Submitted by Bria Lewis, Esq., Staff Attorney
Recently, CELJ represented a client who was discharged from a nursing home to a local hospital with a transfer/discharge notice stating that the facility would not be able to take our client back. At the discharge hearing before the NYS Department of Health, the facility was unable to demonstrate why the hospital was an appropriate discharge, why the facility failed to engage in alternative discharge planning for the client, and why they sought instead to send the client to the hospital. The Administrative Law Judge ruled in our client’s favor and ordered the nursing home readmit our client as soon as the next bed becomes available.
This case came to CELJ through our MedLaw Partnership of WNY, a collaboration with local hospitals that addresses health-harming civil legal issues facing patients, such as unlawful evictions, unsafe living conditions, lack of income or insurance based on improper denial of benefits, and lack of advance directives, among many others.
There are a few scenarios when a resident staying in a nursing home may be transferred to a hospital. One reason may be that the resident has emergent care needs that require medical attention. Another reason may be that the nursing home feels that the residents’ clinical or behavioral status endangers the health and/or safety of other individuals in the facility. Regardless of the reason, state and federal regulations require that nursing home residents who are temporarily hospitalized be allowed to return to the facility following hospitalization. However, sometimes a nursing home will refuse to accept a resident back after they have been hospitalized, even when the resident wants to return and is not in need of acute care. This is known as an involuntary discharge to a hospital, or “hospital dump” and violates resident rights laws.
Once a nursing home admits a resident, regardless whether for short-term rehabilitation or long-term care, it cannot simply transfer the resident to a hospital and refuse to readmit them. Residents have rights and nursing homes are required to determine their capacity and capability to care for the resident before they are admitted. It is the nursing home’s legal responsibility to ensure it is staffed appropriately to meet each admitted resident’s physical, mental, and psychosocial needs. Furthermore, when a nursing home initiates a transfer or discharge of a resident from their facility, it is their responsibility to provide an appropriate discharge plan. A hospital is not a permanent and/or appropriate discharge location.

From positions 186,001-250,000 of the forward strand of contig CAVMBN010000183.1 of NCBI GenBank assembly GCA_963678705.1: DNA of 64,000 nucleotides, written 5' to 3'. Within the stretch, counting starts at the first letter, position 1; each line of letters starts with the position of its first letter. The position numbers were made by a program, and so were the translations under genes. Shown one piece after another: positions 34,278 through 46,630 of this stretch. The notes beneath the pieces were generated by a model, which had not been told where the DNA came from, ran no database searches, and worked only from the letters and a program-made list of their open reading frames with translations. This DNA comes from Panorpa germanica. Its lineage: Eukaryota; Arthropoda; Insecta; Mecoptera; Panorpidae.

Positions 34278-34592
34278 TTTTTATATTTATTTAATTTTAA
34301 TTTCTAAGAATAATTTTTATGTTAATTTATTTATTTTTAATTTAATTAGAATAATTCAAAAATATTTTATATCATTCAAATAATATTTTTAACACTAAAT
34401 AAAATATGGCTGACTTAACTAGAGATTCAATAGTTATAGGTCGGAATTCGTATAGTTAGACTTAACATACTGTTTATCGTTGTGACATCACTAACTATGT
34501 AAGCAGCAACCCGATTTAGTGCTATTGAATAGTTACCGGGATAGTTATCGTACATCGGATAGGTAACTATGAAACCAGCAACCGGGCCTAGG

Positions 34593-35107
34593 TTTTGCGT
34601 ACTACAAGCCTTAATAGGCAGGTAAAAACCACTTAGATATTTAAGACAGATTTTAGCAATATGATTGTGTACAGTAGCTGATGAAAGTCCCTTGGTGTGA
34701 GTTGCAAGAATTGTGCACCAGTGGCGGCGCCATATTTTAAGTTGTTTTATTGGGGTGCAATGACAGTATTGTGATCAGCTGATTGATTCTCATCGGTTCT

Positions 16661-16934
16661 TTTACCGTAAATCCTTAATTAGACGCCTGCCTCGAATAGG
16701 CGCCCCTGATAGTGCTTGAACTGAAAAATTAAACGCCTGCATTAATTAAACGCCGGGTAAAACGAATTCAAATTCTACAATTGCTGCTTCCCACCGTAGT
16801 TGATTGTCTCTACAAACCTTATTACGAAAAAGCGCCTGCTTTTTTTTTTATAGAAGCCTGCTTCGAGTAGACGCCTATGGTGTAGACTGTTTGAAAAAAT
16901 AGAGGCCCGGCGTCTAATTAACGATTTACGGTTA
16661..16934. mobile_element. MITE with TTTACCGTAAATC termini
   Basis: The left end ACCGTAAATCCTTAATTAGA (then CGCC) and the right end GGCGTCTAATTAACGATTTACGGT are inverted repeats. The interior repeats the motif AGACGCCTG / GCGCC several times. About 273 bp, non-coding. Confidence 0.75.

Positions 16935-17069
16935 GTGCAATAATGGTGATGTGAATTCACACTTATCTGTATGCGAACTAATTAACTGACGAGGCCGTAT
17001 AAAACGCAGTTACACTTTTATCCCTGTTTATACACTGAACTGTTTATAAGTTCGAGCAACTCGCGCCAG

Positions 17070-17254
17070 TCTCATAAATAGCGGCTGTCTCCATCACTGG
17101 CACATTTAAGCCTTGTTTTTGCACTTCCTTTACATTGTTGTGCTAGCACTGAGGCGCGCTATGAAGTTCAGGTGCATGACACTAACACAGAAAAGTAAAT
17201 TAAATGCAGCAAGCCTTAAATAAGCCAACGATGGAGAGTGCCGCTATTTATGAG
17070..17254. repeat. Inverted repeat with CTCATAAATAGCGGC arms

When a nursing home refuses to readmit a resident, and that resident wants to return to the same nursing home, the resident has the right to appeal the facility’s determination. If the appeal is successful, the resident has the right to return to the first available bed at the nursing home that originally sent them over to the hospital. The first step to filing an appeal is to contact the NYS Department of Health at 1-888-201-4563 or by email firstname.lastname@example.org. The resident can choose to be represented by an attorney, however an attorney will not be automatically appointed.
*If the resident does not wish to return to the nursing home, the resident should work with the hospital discharge planning team on viable and safe alternatives; such as: return to the community with long-term services and supports, an adult care facility, or different nursing home. See our hospital discharge guide for more information. It is important to note, however, if the resident has no acute care needs, there may be hospital charges accruing that insurance may not cover for each day the resident remains hospitalized.
If you are a resident or family member of a resident who has been “discharged” to a hospital and informed your nursing home will not readmit you, the Center for Elder Law & Justice is available to help. Please call our office at (716) 853-3087 to learn more about your rights as a resident in a nursing home and for potential legal representation.
The above content is to be used for informational purposes only and is subject to change at any time. This information does not constitute legal advice and does not create an attorney-client relationship.